How and Why?
The concept of the APSI was first discussed in August 1997 during an initial meeting of eight well known UK shooting instructors. The meeting’s prime concern was that government was likely to implement legislation requiring all shooting instructors to hold some form of qualification. This had already been proposed by the Association of Chief Police Officers, and seemed certain to be introduced before year 2000. In fact this has yet to happen, but once the idea of the Association had formed it developed a momentum of its own.
At that time most of the leading instructors in the country, although highly qualified by experience and knowledge, held no formal qualifications of any kind. It was felt at the meeting that no existing organisation met requirements, and further that no experienced instructor would be prepared to submit himself to the CPSA or BASC courses. These are intended for club coaches and are inappropriate for professionals. Indeed they would already be over qualified for those courses. Something different was required, and after several further meetings with a number of other instructors the APSI was formed in December 1997.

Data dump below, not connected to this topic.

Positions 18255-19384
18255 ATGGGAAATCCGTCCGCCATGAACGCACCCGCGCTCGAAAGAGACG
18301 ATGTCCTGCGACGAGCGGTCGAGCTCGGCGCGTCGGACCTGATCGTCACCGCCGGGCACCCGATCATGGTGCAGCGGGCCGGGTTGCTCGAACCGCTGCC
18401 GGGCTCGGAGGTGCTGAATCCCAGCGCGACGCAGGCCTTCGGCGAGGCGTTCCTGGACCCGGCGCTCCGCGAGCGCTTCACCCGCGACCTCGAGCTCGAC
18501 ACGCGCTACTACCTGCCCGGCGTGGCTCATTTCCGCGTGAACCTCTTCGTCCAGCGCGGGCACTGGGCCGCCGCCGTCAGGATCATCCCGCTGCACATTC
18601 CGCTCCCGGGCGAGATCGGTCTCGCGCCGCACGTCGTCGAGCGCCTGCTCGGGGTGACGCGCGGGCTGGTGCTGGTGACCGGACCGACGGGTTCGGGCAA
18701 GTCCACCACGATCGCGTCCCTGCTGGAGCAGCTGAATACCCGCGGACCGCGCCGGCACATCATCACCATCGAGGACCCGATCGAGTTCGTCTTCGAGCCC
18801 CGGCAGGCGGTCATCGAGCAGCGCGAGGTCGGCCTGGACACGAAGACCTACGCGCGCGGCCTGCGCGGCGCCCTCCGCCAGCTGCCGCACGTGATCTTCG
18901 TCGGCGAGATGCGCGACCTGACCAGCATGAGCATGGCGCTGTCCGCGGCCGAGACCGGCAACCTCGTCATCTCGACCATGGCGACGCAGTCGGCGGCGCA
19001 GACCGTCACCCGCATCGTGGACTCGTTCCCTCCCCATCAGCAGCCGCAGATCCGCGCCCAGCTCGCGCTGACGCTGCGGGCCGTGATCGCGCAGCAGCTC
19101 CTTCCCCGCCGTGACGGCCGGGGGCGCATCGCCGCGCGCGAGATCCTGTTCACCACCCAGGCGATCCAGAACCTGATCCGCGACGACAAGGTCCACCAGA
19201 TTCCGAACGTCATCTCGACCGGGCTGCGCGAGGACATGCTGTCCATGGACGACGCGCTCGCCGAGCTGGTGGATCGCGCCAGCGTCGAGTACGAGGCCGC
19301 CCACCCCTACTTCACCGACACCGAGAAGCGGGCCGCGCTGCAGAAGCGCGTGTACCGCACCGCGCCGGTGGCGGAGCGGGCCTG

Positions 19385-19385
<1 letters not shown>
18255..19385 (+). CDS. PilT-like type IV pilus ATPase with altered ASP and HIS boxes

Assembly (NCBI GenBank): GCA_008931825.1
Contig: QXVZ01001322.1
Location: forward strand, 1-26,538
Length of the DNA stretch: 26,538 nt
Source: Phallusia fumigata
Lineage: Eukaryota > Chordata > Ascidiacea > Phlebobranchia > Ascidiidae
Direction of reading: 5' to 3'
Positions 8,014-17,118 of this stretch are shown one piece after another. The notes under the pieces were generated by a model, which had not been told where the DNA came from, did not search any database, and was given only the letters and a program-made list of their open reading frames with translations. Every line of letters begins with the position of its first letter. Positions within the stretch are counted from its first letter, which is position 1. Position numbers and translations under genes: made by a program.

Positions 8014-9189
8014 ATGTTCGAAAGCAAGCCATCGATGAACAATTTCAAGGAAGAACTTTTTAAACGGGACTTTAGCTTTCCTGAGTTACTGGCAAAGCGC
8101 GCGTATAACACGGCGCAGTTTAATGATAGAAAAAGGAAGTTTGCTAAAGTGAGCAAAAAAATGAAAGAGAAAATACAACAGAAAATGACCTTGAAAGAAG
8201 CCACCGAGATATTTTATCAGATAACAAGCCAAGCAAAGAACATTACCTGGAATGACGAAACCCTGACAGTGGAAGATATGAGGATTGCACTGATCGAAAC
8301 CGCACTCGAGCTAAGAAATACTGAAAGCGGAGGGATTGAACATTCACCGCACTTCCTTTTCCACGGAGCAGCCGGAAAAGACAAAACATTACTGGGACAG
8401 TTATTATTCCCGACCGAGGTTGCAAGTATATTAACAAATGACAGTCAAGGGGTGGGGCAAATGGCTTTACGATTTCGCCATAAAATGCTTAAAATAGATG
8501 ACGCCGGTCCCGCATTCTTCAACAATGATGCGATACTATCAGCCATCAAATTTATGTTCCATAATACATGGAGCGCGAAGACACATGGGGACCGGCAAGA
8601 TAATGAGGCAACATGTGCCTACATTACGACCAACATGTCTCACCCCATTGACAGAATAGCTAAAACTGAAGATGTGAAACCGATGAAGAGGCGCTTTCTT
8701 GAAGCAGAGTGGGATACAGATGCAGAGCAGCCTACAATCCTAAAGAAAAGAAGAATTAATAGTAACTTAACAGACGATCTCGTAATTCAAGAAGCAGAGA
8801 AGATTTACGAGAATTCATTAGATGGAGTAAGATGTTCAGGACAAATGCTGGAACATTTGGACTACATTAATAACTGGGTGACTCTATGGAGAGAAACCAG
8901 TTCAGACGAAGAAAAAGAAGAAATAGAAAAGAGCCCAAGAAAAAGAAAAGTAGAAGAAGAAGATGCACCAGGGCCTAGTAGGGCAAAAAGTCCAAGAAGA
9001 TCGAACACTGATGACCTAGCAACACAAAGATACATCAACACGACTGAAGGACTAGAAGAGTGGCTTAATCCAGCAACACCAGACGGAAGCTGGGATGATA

Within weeks membership had exceeded expectations. Now in 2016 UK membership is still rising, and APSI has most of the major shooting schools on side and the majority of respected professional coaches. On the competition side it can boast coaches who are champions at European, World, and Olympic level. Internationally, APSI now has members in Norway, Sweden, Denmark, Hungary, and the USA.
Insurance, Health & Safety
A more recent development centres around insurance and Health & Safety. A number of professional grounds have been required to provide written evidence of their coaches’ ability to instruct in a safe and acceptable manner. The Safety Certificates provided by the APSI have proved invaluable in this regard, and the APSI Safety Syllabus has become something of a bible. For example, the Association of Chief Police Officers uses it as a reference when seeking to apply safety requirements under Section 11(6).